Key takeaways in this post:

  • Consider the recipient’s time zone and schedule when setting up meetings or sending emails to ensure courteous communication.
  • Utilize scheduling tools, time zone converters and digital calendars to easily coordinate across different time zones.
  • Clearly state time zones when proposing meeting times and strive to offer overlapping hours for all participants to facilitate effective collaboration.

Time zones can be tricky. But whether you love them or hate them, they impact how we do business. At WG Content, we work with clients and colleagues all across the U.S. and sometimes around the globe. Keeping time zones straight when setting up meetings or conference calls or sending or scheduling emails becomes essential to the job. Here are some tips for communicating with respect no matter where you are.

Time zones are relatively new in human history. They weren’t necessary until the late 1800s when railroads needed uniform schedules for departures and arrivals. Before then, every city in the country had its own time zone based on the sun’s path in their location. Can you imagine?
In 1883, the U.S. went from 100 time zones to the four we use today in the lower 48 states. But even with only four time zones, communicating effectively with clients and co-workers across time zones requires a bit of preparation. Let’s dig in.

Time zones come into play more often than you think. Some common instances where time zones matter to marketers:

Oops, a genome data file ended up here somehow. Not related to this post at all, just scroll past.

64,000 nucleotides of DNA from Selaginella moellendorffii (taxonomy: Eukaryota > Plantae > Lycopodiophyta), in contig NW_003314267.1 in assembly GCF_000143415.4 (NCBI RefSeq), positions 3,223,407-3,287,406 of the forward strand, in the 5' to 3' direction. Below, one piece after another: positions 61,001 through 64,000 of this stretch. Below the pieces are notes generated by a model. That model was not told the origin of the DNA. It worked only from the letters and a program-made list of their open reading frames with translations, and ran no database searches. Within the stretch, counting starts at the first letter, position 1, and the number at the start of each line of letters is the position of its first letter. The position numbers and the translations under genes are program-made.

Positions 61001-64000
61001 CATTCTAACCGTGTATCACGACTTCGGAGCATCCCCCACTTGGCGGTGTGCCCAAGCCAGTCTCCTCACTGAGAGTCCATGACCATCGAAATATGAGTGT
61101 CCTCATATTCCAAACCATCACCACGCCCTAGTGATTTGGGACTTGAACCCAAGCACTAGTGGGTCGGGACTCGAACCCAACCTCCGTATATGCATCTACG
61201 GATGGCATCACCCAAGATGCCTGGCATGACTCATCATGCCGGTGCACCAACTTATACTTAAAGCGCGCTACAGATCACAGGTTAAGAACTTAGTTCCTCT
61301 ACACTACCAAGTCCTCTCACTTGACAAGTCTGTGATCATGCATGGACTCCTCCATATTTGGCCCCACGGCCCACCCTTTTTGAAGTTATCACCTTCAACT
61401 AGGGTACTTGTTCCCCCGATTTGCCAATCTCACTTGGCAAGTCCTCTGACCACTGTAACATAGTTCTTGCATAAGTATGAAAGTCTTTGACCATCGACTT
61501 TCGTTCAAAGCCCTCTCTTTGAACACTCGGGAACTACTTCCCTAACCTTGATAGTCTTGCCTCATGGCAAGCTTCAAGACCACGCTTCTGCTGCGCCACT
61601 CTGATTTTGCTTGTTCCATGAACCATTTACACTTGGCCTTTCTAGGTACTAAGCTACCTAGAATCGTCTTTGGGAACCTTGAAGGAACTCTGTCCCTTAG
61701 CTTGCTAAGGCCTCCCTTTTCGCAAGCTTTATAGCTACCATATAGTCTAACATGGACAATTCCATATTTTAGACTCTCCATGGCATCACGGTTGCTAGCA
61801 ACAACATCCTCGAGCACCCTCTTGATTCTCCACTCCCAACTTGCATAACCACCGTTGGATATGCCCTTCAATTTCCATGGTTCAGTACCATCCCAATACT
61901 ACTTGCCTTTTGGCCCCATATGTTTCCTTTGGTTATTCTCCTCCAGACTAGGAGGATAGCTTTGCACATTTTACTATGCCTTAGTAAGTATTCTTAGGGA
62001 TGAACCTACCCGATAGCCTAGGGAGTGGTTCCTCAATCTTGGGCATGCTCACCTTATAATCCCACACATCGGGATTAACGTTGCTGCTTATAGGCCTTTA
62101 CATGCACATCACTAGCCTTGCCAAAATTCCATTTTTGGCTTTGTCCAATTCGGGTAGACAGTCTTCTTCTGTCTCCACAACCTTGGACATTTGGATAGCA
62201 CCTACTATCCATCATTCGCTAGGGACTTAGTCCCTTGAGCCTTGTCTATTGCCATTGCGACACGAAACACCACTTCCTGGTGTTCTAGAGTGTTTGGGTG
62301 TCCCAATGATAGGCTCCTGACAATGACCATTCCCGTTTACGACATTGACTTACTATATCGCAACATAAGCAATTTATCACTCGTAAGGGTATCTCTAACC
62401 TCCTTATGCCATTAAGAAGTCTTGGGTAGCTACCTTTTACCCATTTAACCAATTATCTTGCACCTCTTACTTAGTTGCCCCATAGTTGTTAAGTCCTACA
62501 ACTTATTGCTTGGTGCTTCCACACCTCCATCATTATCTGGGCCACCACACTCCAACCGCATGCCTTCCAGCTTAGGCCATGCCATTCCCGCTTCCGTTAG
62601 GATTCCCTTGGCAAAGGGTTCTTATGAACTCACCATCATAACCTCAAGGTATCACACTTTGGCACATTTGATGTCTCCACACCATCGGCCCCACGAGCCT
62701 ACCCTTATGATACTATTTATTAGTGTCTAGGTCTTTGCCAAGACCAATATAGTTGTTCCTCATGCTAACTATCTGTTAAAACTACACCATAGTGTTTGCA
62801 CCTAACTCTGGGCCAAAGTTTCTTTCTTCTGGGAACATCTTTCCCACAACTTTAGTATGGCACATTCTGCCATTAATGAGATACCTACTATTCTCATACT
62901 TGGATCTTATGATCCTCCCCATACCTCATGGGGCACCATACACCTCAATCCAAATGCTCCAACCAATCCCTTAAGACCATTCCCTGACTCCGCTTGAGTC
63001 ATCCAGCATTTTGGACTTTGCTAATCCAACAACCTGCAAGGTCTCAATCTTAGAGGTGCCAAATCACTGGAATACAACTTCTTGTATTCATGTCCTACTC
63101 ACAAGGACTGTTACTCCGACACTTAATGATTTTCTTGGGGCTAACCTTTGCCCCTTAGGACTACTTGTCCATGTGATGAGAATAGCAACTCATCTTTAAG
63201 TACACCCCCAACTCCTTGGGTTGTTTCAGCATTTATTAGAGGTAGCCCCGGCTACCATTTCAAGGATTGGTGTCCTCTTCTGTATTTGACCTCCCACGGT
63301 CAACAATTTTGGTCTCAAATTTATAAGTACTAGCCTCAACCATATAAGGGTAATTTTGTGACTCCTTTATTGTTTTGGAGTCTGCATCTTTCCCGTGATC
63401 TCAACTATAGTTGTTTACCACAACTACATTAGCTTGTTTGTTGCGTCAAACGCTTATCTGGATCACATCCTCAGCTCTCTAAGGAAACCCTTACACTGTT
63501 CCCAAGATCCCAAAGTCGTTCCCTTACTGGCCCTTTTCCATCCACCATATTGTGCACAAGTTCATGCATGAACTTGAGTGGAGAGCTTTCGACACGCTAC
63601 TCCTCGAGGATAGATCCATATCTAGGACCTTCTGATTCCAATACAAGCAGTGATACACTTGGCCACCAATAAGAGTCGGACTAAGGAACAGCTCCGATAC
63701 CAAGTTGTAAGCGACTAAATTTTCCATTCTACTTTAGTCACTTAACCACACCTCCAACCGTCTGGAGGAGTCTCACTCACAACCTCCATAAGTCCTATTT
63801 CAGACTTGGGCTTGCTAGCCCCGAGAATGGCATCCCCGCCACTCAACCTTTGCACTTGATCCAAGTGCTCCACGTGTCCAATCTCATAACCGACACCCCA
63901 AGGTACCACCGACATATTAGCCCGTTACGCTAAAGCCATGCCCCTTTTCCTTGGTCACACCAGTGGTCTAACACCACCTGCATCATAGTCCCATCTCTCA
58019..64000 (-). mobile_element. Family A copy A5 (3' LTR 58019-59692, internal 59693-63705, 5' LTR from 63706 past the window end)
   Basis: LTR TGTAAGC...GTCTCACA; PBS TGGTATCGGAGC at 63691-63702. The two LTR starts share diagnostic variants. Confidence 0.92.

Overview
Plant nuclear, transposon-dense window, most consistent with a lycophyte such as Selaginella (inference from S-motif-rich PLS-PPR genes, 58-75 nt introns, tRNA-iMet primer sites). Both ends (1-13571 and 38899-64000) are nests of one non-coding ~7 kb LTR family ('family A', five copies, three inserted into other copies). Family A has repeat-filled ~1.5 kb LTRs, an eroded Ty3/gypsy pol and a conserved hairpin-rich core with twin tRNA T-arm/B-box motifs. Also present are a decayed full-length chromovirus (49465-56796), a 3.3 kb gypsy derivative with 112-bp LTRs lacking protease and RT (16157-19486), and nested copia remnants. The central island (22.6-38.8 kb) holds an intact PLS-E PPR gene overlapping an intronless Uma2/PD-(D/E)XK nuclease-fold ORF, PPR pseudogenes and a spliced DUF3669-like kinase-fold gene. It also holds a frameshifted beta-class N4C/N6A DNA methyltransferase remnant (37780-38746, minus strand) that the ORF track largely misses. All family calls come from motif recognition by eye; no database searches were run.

• Scheduling interviews with subject matter experts (SMEs)
  • Scheduling marketing emails
  • Scheduling conference calls with team members across the country

Here are some general etiquette tips to keep in mind.

Be respectful  

It’s always best to put your recipient first. Be respectful of their schedule and the time zone where they live. Set fair meeting times – don’t expect anyone to attend a 5 a.m. or a 7 p.m. meeting just because it falls within your working hours.

Also, try to avoid sending emails or making calls outside the recipient’s standard working hours — unless it’s an emergency. One handy tip: if you are working late, schedule that email to arrive at the beginning of your recipient’s workday.

Be inclusive

Be aware of the time differences for participants on a conference call or online meeting. Try to suggest times that overlap everyone’s regular business hours. That’s not always possible, but courtesy goes a long way.

Be clear  

When suggesting a meeting time, specify which time zone you mean. When offering availability for a meeting, it’s best practice to reference the time zones for all the participants, including your own, starting with the recipient’s time.
For example, “I am available for a call on Wednesday, from 10 a.m. to 2 p.m. MT/1 to 4 p.m. ET.”
Determining a date and time can take a few rounds before you send a calendar invite. Thankfully, digital calendars send out invitations in the recipient’s time zone with no math involved.

Be sure  

After a long day at your desk, figuring out what time it is across the country or the world may seem daunting. Use a time zone converter or download an app to be sure you’re calculating everyone’s local time correctly.